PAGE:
An amalgam tree could exist naturally, as multiple species! This actually exists in nature!
Well, on a modest scale. I'm refering to hemiparasitic plants, like mistletoe.
Let's imagine the evolutionary steps needed to get to an amalgam tree, and work out the details.
Step: mistletoe like parasite
Mistletoe is a "obligate stem hemiparasite". Meaning it can't live on it's own, but grows on the trunk of other trees. It steals nutrients and water from them, but has it's own leafs and off course fruits.
Mistletoe grafts itself on another tree, all that is needed is a bird pooping out its seed on another tree trunk.
Step: Parasites starts feeding the host
Now imagine the parasite is too successfull. The hosts would eventually die because the parasites steal to much water and nutrients. The parasite could evolve to prevent this by feeding the host sugar, to keep it alive. In a way, the parasite is not much different then a man-made fruit tree graft. The relation is getting more symbiotic then parasitic now.
Step: Full symbiosis evolves
The host and symbiont (no longer parasite) could further evolve together at this point. Some things that might happen:
- No more leafs of it's own. The symbiont provided all needed nutrients
- Special spot places where the symbionts can graft themselves, while other places on the trunk are impossible for the symbiont to graft itself to.
- Host tree could grow bird nests on it's trunk to encourage bird droppings on graft sites.
One possible requirement is that the host tree and the symbiont don't compete too much for pollination and fruit. This is easily possible:
- Host tree might use wind pollination while symbiont uses insects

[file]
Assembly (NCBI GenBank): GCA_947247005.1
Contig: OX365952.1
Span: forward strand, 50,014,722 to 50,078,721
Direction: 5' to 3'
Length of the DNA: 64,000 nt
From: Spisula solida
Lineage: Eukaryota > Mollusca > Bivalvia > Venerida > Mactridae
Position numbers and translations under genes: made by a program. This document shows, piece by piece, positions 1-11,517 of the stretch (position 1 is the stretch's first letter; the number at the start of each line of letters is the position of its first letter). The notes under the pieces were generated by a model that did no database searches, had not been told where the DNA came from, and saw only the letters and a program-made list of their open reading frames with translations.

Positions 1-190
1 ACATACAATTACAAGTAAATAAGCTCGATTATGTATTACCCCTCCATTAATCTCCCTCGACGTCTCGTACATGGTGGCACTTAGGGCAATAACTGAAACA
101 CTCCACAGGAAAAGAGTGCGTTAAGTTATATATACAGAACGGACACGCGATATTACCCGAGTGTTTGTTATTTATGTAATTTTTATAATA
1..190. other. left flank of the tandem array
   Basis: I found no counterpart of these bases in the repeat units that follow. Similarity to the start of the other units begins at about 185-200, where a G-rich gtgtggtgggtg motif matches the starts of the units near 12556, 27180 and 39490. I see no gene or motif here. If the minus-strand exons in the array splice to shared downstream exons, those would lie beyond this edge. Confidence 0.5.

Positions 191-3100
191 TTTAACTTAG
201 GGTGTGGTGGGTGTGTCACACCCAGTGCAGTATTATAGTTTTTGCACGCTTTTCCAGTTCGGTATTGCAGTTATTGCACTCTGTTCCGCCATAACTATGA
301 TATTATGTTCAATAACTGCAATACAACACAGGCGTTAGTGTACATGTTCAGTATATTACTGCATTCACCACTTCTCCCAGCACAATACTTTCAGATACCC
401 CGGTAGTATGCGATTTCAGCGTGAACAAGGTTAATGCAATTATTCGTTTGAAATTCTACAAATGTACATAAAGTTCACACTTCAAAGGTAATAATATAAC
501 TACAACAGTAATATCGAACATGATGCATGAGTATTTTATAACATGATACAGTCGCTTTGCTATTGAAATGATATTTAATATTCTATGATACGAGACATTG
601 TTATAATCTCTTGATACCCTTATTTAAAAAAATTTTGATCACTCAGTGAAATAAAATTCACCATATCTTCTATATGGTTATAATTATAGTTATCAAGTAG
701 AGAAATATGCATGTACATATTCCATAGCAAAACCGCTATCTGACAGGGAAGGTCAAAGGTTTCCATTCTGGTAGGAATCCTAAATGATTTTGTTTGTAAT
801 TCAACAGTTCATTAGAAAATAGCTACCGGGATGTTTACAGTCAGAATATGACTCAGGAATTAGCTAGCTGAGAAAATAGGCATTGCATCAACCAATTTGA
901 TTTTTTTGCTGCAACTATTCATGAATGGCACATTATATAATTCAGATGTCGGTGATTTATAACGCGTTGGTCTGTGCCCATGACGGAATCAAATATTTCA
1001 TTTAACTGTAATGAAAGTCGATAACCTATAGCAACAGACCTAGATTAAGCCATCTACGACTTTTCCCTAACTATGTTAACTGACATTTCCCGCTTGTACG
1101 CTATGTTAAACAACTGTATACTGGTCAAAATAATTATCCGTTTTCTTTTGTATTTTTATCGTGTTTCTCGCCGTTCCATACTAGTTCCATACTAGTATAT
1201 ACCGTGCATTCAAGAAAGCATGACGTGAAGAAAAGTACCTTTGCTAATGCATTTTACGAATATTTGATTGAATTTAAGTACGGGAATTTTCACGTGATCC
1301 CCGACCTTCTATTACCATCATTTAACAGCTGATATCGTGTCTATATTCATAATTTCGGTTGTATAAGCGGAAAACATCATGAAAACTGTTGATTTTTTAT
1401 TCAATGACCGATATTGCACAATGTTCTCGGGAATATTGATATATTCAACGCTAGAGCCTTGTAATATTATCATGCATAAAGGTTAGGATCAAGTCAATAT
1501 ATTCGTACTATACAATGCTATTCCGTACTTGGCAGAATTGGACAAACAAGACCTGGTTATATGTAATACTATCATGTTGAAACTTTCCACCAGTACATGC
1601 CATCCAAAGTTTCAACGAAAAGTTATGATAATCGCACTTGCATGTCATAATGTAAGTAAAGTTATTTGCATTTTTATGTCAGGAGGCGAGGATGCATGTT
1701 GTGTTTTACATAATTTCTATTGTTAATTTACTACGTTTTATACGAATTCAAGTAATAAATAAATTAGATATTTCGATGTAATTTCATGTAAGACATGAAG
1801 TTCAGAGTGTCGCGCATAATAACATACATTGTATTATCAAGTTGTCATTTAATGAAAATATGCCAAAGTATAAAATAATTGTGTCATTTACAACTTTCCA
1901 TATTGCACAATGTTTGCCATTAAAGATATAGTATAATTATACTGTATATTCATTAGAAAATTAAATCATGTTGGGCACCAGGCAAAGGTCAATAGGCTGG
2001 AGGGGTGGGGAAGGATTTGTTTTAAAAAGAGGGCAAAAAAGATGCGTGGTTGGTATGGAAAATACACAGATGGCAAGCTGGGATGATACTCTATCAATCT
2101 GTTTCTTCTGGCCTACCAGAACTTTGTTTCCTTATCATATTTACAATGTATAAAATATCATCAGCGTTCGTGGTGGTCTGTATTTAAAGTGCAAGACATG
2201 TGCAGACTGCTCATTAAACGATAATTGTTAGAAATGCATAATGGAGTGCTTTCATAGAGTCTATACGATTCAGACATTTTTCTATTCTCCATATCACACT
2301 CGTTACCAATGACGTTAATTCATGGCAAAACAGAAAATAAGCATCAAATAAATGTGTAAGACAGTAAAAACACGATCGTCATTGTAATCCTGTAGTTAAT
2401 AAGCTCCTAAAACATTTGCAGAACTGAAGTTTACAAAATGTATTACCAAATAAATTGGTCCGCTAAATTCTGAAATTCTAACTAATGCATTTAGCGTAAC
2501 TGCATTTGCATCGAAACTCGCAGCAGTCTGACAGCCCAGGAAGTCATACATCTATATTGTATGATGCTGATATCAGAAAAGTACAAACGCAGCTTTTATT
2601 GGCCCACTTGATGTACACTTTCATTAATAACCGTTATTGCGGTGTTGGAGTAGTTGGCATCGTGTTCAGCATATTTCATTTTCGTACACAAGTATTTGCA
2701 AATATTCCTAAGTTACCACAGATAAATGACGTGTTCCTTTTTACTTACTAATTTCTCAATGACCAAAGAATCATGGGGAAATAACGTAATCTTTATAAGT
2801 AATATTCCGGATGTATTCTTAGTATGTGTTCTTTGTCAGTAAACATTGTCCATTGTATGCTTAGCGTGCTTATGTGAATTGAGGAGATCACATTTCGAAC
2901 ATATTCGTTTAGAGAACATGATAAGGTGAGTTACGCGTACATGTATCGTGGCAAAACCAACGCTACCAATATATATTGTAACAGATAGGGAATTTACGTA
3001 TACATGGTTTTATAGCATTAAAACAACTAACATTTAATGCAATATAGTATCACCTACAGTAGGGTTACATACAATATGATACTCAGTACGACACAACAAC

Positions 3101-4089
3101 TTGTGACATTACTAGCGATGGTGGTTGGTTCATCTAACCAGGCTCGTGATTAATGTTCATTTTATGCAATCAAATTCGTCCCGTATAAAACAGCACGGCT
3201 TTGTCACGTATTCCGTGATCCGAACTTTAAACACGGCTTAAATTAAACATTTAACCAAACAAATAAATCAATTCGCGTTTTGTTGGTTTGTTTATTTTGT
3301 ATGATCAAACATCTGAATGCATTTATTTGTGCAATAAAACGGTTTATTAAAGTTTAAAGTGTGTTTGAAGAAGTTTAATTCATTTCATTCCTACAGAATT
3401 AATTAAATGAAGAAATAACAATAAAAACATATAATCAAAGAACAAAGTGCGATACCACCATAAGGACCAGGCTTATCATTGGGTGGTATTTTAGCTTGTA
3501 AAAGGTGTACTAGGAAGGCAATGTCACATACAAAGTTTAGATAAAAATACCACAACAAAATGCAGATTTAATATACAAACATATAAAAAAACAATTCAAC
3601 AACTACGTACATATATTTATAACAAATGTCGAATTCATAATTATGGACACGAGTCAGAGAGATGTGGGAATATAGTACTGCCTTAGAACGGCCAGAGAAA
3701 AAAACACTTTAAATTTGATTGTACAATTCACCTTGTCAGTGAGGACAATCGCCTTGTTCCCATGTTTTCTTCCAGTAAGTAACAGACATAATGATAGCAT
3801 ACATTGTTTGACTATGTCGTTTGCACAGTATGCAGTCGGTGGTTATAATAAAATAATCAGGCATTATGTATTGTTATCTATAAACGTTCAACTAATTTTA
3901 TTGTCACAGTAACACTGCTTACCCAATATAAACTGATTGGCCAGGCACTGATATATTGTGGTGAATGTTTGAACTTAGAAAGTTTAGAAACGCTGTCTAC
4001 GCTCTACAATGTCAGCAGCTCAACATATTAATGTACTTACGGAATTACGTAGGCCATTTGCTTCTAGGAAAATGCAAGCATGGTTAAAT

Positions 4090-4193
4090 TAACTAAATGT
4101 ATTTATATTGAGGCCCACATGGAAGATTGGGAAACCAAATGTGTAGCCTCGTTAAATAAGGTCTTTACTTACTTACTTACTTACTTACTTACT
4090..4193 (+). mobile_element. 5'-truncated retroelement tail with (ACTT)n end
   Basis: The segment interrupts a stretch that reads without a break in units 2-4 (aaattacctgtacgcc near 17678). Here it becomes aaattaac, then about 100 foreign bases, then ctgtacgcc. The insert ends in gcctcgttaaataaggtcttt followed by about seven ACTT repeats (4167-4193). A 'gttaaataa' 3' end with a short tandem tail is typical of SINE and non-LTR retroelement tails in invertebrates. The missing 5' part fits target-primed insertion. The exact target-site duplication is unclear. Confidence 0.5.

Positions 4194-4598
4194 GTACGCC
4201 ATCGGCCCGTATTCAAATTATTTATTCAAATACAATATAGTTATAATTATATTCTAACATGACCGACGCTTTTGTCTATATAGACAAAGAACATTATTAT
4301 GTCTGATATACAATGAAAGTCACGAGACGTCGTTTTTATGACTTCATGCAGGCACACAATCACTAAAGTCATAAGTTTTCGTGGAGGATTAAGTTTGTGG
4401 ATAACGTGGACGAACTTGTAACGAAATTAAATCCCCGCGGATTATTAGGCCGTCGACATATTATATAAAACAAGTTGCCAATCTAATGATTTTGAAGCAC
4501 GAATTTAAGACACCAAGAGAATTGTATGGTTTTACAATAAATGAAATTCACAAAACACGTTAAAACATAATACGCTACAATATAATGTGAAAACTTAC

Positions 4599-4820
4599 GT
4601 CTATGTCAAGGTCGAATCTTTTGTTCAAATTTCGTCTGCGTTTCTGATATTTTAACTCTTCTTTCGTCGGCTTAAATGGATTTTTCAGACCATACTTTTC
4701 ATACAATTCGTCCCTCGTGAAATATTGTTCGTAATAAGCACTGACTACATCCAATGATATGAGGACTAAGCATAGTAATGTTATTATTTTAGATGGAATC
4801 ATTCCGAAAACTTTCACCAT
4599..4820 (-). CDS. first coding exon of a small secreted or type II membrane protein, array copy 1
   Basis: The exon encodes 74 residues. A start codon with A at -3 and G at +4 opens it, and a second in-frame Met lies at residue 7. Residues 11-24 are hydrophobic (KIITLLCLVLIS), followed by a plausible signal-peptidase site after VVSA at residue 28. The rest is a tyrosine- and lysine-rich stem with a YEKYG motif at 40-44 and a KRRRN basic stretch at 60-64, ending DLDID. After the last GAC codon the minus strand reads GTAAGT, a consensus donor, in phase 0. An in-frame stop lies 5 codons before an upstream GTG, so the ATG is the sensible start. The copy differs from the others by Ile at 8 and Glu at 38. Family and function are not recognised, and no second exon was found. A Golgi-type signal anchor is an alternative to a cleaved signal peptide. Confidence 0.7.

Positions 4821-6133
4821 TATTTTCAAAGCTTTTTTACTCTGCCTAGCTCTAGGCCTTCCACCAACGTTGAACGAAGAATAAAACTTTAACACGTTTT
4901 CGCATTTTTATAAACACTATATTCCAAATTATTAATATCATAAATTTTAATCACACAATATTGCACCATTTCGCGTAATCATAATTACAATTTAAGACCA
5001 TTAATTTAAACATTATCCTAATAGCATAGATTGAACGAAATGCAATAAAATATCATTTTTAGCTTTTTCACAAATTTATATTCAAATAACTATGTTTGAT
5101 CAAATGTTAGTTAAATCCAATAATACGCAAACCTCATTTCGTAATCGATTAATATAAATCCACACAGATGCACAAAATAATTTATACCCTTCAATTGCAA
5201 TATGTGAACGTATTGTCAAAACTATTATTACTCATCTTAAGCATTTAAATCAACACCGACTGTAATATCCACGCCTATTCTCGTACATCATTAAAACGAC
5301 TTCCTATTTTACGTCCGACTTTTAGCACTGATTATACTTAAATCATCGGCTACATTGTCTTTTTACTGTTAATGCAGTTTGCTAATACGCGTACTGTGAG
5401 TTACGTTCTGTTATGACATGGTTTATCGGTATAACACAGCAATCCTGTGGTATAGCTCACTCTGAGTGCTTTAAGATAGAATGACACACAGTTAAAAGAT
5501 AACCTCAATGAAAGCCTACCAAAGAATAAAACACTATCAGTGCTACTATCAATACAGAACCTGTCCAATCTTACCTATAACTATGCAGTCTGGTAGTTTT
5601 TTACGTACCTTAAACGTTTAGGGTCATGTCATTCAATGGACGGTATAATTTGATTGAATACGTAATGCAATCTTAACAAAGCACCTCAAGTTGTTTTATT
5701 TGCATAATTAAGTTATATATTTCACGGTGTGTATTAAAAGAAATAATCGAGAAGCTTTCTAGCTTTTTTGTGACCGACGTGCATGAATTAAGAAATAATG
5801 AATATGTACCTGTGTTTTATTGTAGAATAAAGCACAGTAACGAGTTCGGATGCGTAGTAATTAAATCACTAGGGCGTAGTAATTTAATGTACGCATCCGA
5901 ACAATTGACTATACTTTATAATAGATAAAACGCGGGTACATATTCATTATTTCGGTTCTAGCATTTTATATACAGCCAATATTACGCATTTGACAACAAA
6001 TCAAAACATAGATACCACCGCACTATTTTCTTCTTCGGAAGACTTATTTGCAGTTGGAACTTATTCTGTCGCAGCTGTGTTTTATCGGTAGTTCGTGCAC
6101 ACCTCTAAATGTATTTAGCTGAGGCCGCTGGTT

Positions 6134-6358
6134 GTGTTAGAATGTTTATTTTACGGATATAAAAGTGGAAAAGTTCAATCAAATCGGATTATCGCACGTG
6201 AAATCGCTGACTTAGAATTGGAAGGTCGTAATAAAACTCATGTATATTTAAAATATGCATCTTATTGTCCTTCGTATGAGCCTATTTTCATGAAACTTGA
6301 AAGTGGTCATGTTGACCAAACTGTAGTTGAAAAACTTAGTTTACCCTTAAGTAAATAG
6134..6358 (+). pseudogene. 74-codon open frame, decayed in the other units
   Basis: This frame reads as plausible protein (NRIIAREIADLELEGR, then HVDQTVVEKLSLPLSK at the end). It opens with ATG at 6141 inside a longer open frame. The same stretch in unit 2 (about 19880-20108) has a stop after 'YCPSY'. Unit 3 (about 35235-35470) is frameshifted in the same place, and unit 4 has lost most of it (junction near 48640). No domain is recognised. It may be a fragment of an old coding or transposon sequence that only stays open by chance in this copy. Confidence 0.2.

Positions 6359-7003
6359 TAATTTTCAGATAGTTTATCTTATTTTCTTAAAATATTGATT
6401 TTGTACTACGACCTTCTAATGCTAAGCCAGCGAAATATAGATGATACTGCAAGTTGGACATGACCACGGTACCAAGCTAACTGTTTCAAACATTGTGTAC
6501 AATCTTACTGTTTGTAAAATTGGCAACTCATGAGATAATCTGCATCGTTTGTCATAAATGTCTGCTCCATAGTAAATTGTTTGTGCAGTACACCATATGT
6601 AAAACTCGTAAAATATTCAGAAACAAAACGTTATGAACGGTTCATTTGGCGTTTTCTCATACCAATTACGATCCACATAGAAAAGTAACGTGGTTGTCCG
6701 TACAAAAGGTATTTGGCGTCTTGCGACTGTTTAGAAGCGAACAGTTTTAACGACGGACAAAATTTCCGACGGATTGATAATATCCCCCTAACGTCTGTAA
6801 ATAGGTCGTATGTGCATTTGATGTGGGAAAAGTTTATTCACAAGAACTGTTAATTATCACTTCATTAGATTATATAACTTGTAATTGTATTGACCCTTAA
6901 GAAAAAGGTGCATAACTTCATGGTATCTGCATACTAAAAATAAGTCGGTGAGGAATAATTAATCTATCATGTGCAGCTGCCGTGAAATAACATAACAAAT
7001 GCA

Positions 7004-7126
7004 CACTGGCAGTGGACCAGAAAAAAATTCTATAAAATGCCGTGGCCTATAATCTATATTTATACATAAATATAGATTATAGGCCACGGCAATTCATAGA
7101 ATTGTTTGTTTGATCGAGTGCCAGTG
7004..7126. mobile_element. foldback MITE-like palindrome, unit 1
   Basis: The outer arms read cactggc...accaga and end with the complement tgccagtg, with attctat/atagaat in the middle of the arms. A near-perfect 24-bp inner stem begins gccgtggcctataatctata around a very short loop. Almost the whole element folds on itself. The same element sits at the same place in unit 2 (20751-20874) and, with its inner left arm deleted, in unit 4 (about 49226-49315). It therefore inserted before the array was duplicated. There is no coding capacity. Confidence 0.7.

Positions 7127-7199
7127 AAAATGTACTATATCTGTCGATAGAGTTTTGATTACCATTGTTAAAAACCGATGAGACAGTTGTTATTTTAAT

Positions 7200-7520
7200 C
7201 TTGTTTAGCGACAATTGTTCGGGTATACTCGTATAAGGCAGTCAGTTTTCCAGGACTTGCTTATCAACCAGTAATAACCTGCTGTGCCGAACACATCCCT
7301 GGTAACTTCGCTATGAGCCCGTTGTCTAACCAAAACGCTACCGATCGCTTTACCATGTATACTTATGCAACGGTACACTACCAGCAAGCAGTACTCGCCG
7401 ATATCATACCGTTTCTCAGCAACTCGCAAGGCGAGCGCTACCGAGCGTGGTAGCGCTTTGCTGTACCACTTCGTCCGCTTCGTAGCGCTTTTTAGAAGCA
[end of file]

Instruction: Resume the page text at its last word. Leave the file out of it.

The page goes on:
- Symbionts might have fruits, while host tree has sticky seeds that stick to the creatures gathering the fruit (birds, monkeys...).
Step: evolutionary success
If the symbiosis is very successfull, it might drive out all other normal trees. One reasons this could work is that if this happens in a very high jungle, symbionts can evolve faster, as they start at the top of the canopy instead of from the bottom.
Step: multiple host and symbiont species
Both the host and symbiont species could evolve into different species. The host could evolve to handle multiple terrains, while the symbionts could evolve to handle multiple canopy/wildlife situations.
This would become another possible reason that the amalgam tree is more successfull then regular trees: imagine that serious viral (or bacteria, insect or other wilflife) plagues are a common threat for all plant species, but typically only hit one species at a time. The host tree would be at an advantage because it has multiple symbionts and can thus easily handle the loses to just one of the symbiont species. One symbiont species could be hit hard by a plague, but can recover quicly afterwards, thanks to the nutriants and water supplied by the host (and thus survive thanks to the other species of symbiont!).
A forest full of extremely diverse amalgam trees is actually not that far fetched in this scenario!
All of this would require no sentient being to grow it, it would all work by seed scattering by creatures. (so bird poop on tree trunks)
But this could perhaps evolve further.
Step: One seed, multiple species
The host tree could have special spots where it gathers bird droppings, and incoporates the small symbiont seeds in these into a large seed of it's own.
(I imagine this is possible, there are multiple species where the female stores male sperm for later usage.)
The big host tree seed would contain a lot of symbiont seeds, and when it hits the ground, it would start growing, spreading the symbiont seeds inside its trunk, and activating them at the spots where they are needed.
Final Step: One amalgam species
When this evolves further, it could become even more complex, and the boundaries between species will blur. The only problem I see is that the need to have fruits on the symbiotic species might probably dissapear.
Just look at mythocondria, the energy sources within our cells, for inspiration. They started of as completely seperate organisms, and now replicate together with the host cells as one species!
(note: I've edited my original answer to show how this could evolve into one seed for an amalgam tree.)